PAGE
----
sweetness and real kindness of heart that nobody would have been brutal enough to complain.

Of course he was able to read, else he could not have passed the civil service examination—though he probably "passed” it by being hopped right over it by some friendly hand—but the act of reading entailed such a cock-fight experience with a pair of horn spectacles that the old colored man preferred to distribute the mail by faith alone, letting it fall into waste places like manna.

Is I got chickens, lady?” he echoed, bending benignantly down to Laurie who stood in the road beside his moth-eaten steed. "An' yo' determine yo’ ain' want this?” he sidetracked regretfully, looking down at a letter she had just handed back to him—a smeary missive scrawlingly but plainly addressed to one Bill Menefee. He reluctantly returned it to his saddle-bag. “Chickens?” remembering wearily. “Yes, lady, I is.”

“Will you sell me about a dozen ?”

“Sho'ly, sho'ly,” he answered, warming to the conversation. "Live er daid?"

“Alive, of course!"

“Sho'ly. Does yo' want de chickens to lay aigs?Or does yo' want de vari’ty what costs money and yo' keep mos’ly fo' displayment of 'em to yo’ fr’en's ?”

“Eggs,” announced Laurie with impact.

“Den I 'vise yo’ to pu'chase de frizzly vari’ty o' chicken."

“The what variety?"

“Frizzly vari’ty. Din' yo' know, lady, dat every chicken is some vari'ty? One vari’ty's laighone; one's coach in Chiney; one's wine dots. What I jes' enumerate is de high-price vari’ty; and yo’have to tend 'em like chillen. But frizzly chickens is homely nigger

chickens, wid scaley laigs and mighty few proud notions. Dey ambition is to lay aigs and dey lays 'em.” “Then please bring frizzly ones,” Laurie decided, turning away. She could not afford to linger all day in the middle of the road the way the mail evidently could. And next morning there he was with twelve frizzly chickens tied together, two and two, and strung across the mule's neck, where they hung, uncomplainingly fluttering, six on one side, six on the other, changing the mule into quite a Pegasus. The philosophical fowls, turning the outing into a treat, pecked pleasantly into likely looking places among the mule's fuzz. After the labor of introducing them to their new home Laurie had no further trouble with them. Calm fails to describe them. But they were as composite as composed; architecturally they showed the bad points of every breed known to hendom. Any one of them could say, with Alexander Pope,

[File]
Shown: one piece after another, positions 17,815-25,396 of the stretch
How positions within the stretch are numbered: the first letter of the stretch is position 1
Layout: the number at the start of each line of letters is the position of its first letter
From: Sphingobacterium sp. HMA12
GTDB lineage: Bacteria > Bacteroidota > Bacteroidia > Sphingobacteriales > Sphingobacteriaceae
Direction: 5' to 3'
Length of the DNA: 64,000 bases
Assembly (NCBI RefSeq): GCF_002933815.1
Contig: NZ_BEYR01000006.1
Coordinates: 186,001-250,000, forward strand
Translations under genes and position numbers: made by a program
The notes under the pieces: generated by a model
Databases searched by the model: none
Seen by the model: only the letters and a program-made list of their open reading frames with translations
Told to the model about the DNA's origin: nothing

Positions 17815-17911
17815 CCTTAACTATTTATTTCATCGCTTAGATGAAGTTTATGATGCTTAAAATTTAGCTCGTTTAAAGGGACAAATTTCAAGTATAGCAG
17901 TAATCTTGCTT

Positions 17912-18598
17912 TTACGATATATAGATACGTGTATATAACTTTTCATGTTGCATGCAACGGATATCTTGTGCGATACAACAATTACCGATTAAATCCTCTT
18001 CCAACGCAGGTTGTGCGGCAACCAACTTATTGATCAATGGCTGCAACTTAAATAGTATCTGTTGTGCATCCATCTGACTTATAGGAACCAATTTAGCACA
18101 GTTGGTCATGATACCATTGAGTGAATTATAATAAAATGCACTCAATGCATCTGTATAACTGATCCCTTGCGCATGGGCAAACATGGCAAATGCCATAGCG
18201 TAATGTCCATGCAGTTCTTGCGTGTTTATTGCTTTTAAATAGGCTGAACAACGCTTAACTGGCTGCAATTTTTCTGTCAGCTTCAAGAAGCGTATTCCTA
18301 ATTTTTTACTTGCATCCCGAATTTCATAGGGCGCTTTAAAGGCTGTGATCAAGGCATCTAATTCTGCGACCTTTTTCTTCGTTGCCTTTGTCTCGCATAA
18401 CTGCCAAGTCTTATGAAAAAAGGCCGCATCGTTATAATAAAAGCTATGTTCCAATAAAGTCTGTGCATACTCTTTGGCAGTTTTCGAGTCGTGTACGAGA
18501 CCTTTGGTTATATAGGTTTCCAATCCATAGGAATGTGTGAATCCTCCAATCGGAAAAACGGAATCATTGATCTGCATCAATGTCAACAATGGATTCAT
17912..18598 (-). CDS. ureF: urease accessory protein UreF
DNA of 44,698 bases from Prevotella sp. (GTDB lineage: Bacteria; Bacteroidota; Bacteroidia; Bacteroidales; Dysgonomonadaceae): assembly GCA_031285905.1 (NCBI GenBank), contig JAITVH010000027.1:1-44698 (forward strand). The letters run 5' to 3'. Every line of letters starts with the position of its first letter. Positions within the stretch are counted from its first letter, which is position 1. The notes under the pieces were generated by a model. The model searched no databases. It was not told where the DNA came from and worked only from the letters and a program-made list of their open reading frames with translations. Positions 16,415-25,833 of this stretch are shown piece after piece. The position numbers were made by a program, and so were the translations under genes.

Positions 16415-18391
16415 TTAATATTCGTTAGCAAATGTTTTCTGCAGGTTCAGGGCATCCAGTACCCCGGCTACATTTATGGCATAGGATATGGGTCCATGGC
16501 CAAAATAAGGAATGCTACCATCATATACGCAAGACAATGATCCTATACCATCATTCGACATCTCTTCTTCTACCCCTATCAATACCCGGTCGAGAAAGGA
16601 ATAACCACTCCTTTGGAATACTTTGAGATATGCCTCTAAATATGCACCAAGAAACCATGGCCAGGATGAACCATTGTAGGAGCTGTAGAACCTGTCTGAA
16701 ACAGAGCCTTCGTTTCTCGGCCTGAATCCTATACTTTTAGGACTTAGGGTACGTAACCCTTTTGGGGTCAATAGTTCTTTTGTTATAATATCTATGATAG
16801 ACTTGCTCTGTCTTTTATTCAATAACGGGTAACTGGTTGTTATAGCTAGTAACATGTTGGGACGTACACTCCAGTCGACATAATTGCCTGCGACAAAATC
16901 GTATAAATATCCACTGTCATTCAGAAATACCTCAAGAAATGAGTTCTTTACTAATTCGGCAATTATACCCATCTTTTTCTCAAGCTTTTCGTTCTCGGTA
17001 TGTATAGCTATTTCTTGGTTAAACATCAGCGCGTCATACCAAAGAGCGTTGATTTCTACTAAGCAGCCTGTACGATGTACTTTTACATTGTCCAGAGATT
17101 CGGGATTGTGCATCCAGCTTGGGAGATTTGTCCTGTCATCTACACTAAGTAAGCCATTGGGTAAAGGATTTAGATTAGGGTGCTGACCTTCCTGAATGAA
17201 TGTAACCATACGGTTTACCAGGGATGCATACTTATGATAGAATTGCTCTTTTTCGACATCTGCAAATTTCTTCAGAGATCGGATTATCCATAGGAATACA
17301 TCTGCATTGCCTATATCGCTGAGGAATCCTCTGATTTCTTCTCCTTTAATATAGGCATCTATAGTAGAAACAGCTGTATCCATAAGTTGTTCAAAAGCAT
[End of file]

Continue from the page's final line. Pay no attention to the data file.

“Keep on, kind friends, and let me see,
All that disgraced my betters met in me!”

Their color was mostly that of a brown Betty teapot, and one feather sprouted forward, another back, a third straight up. This gave them the disreputable appearance of having been out all night in a brawl. But they preserved their ambitions—they laid.

“And grandpa likes eggs as much as he needs them,” now mused Laurie contentedly, turning her glance from the frizzly comforts to scan the landscape for the old II18.Il.

There he was, at a near distance. In his decent black garb, with his silvery hair almost touching his bent